• U.S.

Religion: Dr. Bob

3 minute read

One of Manhattan’s most oddly located churches is Calvary Baptist, a stronghold of pure Fundamentalism in West 57th Street within denouncing distance of bars, smart shops, noisy apartment hotels, racy night clubs. Sounding board of the late loud Dr. John Roach Straton, Calvary is seldom without a guest evangelist who fills its auditorium not with the demimonde from nearby streets but with mousy Manhattanites in no need of evangelization. Last week when the news papers were still carrying dispatches from Tennessee where a nine-year-old girl had become a bride (TIME, Feb. 8, 15), news hawks turned up at Calvary to hear a visiting Tennessee preacher, Rev. Dr. Robert Jones. He said Tennessee had set no age limit for marriages because “we just took it for granted that everybody had sense enough not to marry so young. . . We have 50 colleges and universities in Tennessee, and there isn’t a more cultured State in the Union.”

One of Tennessee’s 50 colleges is the most informally-named in the U. S. and, according to its founder, the only one in the world where Greek and Hebrew are required subjects for students majoring in Religion — Bob Jones College in Cleveland. Alabama-born Bob Jones, a tall, husky Methodist who held his first service at 13 and was licensed to preach at 15, founded his institution a decade ago in northern Florida, planning it as a college for preserving the Bible and “the oldtime decencies” and still appealing to young people. He began with 132 students, confounded pedagogs who thought he was setting up a Fundamentalist camp-meeting by soon proving that his freshman class averaged eight points better than those in other Florida institutions. At the behest of the Chamber of Commerce of Cleveland (population 9,100), Bob Jones moved his college into an administration hall; auditorium, library, classrooms and dormitories he built with proceeds from preaching tours. Today he has 400 students, 35 teachers, among whom is many a Ph.D. Bob Jones students take a general course for two years, then are “purged” much as are Communists, whom Bob Jones hates and chiefly preaches against. All students not outstanding in Christian leadership are ousted, the rest shunted into major courses in Speech. Music or Religion. Many of them turn out to be Fundamentalist preachers, although some find that majoring in Religion gives them a firm foundation for such vocations as selling insurance. While “Dr. Bob,” as his students call him, is on preaching tours, his 25-year-old son Bob Jr. becomes acting president of the college. Bob Jones Sr. writes a syndicated column for 200 southern newspapers, gets out a weekly called Fellowship News. No hellfire evangelist, “Dr. Bob” is zealous, says proudly: “We don’t hire any teacher who believes in Evolution. We tell students about Darwin, Huxley and Spencer, but we also tell them that evolution isn’t science, it’s guesswork.”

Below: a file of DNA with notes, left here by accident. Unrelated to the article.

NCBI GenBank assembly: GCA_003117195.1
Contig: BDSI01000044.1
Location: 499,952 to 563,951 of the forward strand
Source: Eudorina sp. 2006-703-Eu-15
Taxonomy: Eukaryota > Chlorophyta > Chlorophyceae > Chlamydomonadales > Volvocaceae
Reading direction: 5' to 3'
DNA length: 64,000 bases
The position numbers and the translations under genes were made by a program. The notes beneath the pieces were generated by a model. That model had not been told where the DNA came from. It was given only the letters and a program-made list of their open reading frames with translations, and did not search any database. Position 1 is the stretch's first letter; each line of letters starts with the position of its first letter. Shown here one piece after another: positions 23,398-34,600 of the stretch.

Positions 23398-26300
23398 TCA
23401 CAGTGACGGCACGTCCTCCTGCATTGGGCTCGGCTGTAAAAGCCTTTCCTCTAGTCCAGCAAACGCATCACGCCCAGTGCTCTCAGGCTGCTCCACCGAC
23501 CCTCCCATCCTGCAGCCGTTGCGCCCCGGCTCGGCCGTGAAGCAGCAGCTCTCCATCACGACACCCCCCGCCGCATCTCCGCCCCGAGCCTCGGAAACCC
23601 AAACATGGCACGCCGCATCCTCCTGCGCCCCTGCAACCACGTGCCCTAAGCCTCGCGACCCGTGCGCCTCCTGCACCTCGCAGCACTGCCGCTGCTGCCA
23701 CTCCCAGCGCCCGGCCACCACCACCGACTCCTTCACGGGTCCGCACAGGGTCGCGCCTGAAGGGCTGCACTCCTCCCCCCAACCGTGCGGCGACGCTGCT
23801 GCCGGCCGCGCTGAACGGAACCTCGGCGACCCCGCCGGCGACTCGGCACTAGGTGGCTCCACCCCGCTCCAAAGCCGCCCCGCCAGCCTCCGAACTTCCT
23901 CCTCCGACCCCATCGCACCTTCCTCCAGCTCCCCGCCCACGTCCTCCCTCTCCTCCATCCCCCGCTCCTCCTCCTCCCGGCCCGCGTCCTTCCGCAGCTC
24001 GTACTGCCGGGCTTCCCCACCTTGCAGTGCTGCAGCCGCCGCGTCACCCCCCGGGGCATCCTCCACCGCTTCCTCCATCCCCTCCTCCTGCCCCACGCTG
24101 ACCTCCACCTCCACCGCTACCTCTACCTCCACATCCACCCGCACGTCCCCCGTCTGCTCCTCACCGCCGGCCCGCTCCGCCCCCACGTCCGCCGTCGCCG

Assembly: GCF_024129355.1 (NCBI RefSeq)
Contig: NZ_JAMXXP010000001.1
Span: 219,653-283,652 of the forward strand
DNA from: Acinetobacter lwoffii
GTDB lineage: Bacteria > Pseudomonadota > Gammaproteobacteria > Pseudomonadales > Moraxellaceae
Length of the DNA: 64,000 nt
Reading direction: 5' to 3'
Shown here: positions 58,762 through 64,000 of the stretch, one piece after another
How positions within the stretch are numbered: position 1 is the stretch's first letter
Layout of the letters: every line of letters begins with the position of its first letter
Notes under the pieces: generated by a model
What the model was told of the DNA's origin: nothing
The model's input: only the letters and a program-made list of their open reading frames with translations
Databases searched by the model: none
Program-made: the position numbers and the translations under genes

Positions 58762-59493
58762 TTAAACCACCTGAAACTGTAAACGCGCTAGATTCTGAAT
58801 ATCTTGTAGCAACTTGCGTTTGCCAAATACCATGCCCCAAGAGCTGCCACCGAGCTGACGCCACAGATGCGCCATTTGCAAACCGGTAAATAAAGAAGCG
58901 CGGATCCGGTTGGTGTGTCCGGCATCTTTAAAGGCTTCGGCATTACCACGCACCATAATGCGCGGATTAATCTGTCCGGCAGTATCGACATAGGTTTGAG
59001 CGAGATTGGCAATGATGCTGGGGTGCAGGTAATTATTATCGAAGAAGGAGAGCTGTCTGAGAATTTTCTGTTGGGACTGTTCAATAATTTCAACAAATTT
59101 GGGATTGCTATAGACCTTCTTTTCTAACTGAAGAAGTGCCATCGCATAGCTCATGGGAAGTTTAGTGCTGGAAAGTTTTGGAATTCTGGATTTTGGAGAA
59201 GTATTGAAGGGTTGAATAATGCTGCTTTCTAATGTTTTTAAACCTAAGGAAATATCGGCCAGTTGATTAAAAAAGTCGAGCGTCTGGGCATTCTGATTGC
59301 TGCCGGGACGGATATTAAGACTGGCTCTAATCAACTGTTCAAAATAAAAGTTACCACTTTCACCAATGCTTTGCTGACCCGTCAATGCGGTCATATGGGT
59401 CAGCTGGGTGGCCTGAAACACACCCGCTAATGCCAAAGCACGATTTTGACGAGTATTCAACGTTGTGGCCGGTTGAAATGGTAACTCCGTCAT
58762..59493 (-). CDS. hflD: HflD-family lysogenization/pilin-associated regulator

More Must-Reads from TIME

Contact us at letters@time.com